Conversely, the Homeowners business saw accumulated growth of 4.3 percent up to September (1.7 points above the market). Likewise, the Condominium business saw growth of 7.2 percent, more than double the market average, and Commercial lines registered a 7.5 percent increase in premiums during the first nine months of this year.
A good growth rate was maintained in the Health and Accident line, with premium volume of 686 million euros, up 3.4 percent.
MAPFRE VIDA premiums stood at 1.2 billion euros at the close of September (down 36 percent), affected by Life-Savings. Life-Protection products, on the other hand, performed particularly well, growing 2.2 percent. Pension funds fell 1.1 percent to 5.4 billion euros, while that of mutual funds and others stood at 3.7 billion euros, 2.2 percent lower than at the close of December of the previous year.
Ø In the Brazil Regional Area, premiums in the first nine months of this year amounted to 2.4 billion euros (down 23 percent). This fall was significantly impacted by the 25 percent depreciation of the Brazilian real. In fact, in local currency, premiums would have grown by 2 percent. Attributable earnings in this regional area were 81 million euros (up 15 percent). It is also important to highlight the improvement of 4.3 percentage points in the combined ratio, which stood at 86.8 percent at the close of September.
Ø In LATAM North, premiums in the insurance business amounted to 1.2 billion euros, 23 percent lower than the first nine months of the previous year. This figure was impacted firstly by the absence of the PEMEX policy, which is biennial and was issued in June 2019, and secondly by the depreciation of the region’s main currencies: the Mexican peso (down 10.8 percent) and the Dominican peso (down 10 percent). However, in the first nine months of this year, earnings for this regional area increased 31 percent to 55 million euros, accompanied by a significant improvement in the combined ratio (up 5.5 percentage points) to 90.3 percent.
In Mexico, premiums amounted to 601 million euros (down 45 percent), affected by the PEMEX policy. A positive trend was maintained in terms of total net attributable earnings from Mexico, which grew 31 percent to 26 million euros.
Particularly strong performance was seen in the Central America sub-region, where business was up 28 percent to 604 million euros, with earnings of 29 million euros (up 30 percent). Within this sub-region, the Dominican Republic stands out, with premium volume exceeding 247 million euros, more than double the figure for the same period of the previous year, boosted by the incorporation of the ARS Palic health insurance business.
Ø Premiums in the LATAM South Regional Area stood at 1.1 billion euros at the end of September, a figure that represents a 9 percent fall. This was significantly impacted by the depreciation of the Argentine peso (down 29.7 percent), the Chilean peso (down 15.4 percent), the Colombian peso (down 12.9 percent) and the Peruvian sol (down 4.9 percent). The attributable earnings from this region increased 13 percent to 43 million euros, along with an improved combined ratio, which stood at 93 percent.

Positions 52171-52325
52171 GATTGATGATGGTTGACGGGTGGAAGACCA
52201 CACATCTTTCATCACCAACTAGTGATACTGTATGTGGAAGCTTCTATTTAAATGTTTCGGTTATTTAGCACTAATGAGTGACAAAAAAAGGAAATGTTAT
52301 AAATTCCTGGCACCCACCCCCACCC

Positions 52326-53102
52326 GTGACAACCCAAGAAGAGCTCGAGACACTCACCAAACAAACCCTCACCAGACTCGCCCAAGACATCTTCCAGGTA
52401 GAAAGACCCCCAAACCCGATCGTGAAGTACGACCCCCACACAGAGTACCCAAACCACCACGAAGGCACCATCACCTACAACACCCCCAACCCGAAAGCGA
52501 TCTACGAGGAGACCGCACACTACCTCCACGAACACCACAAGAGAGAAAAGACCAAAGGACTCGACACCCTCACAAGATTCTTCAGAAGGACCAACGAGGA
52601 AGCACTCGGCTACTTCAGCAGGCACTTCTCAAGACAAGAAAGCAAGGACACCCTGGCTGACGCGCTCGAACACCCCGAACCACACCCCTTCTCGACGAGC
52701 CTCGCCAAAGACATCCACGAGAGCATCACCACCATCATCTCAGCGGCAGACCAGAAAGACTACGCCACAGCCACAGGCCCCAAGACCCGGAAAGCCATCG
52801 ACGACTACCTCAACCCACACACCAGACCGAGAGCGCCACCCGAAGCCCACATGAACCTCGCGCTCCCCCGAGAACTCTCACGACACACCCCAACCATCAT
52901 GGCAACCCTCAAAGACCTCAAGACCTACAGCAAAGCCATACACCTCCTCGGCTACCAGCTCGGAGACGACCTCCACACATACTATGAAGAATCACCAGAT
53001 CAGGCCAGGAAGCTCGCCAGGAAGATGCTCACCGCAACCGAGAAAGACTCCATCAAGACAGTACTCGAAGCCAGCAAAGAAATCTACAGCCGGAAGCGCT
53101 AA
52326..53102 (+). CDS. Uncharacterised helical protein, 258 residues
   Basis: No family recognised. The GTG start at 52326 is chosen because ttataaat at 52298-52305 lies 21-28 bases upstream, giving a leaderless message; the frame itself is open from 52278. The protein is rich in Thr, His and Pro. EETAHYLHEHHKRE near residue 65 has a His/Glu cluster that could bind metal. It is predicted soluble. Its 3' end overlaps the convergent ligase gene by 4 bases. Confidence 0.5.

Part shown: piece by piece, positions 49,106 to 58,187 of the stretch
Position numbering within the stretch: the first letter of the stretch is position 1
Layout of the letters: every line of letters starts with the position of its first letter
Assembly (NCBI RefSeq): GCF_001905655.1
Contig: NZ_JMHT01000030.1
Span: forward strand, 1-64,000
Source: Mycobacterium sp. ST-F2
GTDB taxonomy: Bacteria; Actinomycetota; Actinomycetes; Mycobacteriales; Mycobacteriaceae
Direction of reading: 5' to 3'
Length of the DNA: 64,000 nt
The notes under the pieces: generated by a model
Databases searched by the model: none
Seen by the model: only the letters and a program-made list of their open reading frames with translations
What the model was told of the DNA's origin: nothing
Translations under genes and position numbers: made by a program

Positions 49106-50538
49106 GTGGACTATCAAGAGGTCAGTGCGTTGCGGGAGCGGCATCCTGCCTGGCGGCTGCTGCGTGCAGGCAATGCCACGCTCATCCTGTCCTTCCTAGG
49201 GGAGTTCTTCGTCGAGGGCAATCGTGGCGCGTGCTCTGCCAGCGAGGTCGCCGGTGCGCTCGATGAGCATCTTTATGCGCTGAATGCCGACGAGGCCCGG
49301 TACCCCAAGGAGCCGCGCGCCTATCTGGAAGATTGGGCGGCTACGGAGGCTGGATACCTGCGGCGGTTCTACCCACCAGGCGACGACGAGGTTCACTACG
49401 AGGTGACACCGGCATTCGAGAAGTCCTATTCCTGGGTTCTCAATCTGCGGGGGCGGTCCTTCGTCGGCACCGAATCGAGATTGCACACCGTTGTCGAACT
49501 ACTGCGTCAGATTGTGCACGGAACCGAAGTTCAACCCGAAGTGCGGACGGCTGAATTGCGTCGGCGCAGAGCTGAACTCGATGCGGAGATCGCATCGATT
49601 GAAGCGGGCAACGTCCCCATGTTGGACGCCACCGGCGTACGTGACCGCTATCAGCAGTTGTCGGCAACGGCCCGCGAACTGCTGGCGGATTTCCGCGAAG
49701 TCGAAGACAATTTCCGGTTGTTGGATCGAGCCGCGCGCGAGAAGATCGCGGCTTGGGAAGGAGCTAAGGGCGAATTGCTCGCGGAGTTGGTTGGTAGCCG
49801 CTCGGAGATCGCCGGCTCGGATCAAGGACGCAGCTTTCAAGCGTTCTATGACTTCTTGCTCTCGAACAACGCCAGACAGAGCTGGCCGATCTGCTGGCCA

Peru maintained its position as the biggest regional contributor to Group earnings, delivering 17 million euros, followed by Colombia with 7 million euros and Argentina with a similar figure.
Ø In the North American Regional Area, premiums fell 10 percent to 1.6 billion euros, though earnings were up 2 percent to 66 million euros and the combined ratio also improved by 2 percentage points to 97.7 percent.
In the United States, premiums exceeded 1.3 billion euros (down 10 percent). This is a consequence not only of the COVID-19 crisis but also of the business restructuring in this region. The profitable growth strategy and the sale of a real estate asset raised earnings by 50 percent to 74 million euros. Premium volume in Puerto Rico fell 6 percent to 295 million euros, and losses exceeded 8 million euros, as a result of earthquakes in the first half of the year (with an impact of 26 million euros).
Ø Premiums in the EURASIA Regional Area between January and September of 2020 amounted to 1.1 billion euros (down 14 percent). The depreciation of the Turkish lira (down 17.4 percent) had a significant impact on revenue in Turkey, which in euros, fell by 25 percent to 249 million euros. Despite this, the country’s earnings rose to more than 21 million euros. In Italy, revenues amounted to 290 million euros (down 21 percent), while in Germany revenue grew 4 percent to 288 million euros. In Malta, premiums totaled 254 million euros (down 6 percent). This regional area remained in positive territory, delivering attributable earnings of 31 million euros, almost 10 times higher than the result for the first nine months of the previous fiscal year. Moreover, the combined ratio also improved by 8 percentage points to 98.9 percent.
MAPFRE RE’s premiums for the first nine months of this year stood at 4.2 billion euros, a 3 percent increase, with a negative result of 20 million euros, mainly due to the influx of claims associated with COVID-19.
The reinsurance business closed the first nine months of the year with premiums of 3.2 billion euros (down 3 percent) and a negative result of 26 million euros. This was due to an increase in catastrophe frequency, the most salient of which were claims resulting from COVID-19 (57 million euros) and the earthquakes in Puerto Rico (32 million euros).
Conversely, Global Risks premiums increased by 30 percent to just over 1 billion euros, with a positive result of 6 million euros.
Finally, at the close of September, revenue from the Asistencia unit was 564 million euros, a 26 percent decrease compared to the same period of the previous year. The loss (18 million euros) corresponded mainly to travel cancelation coverage due to the pandemic.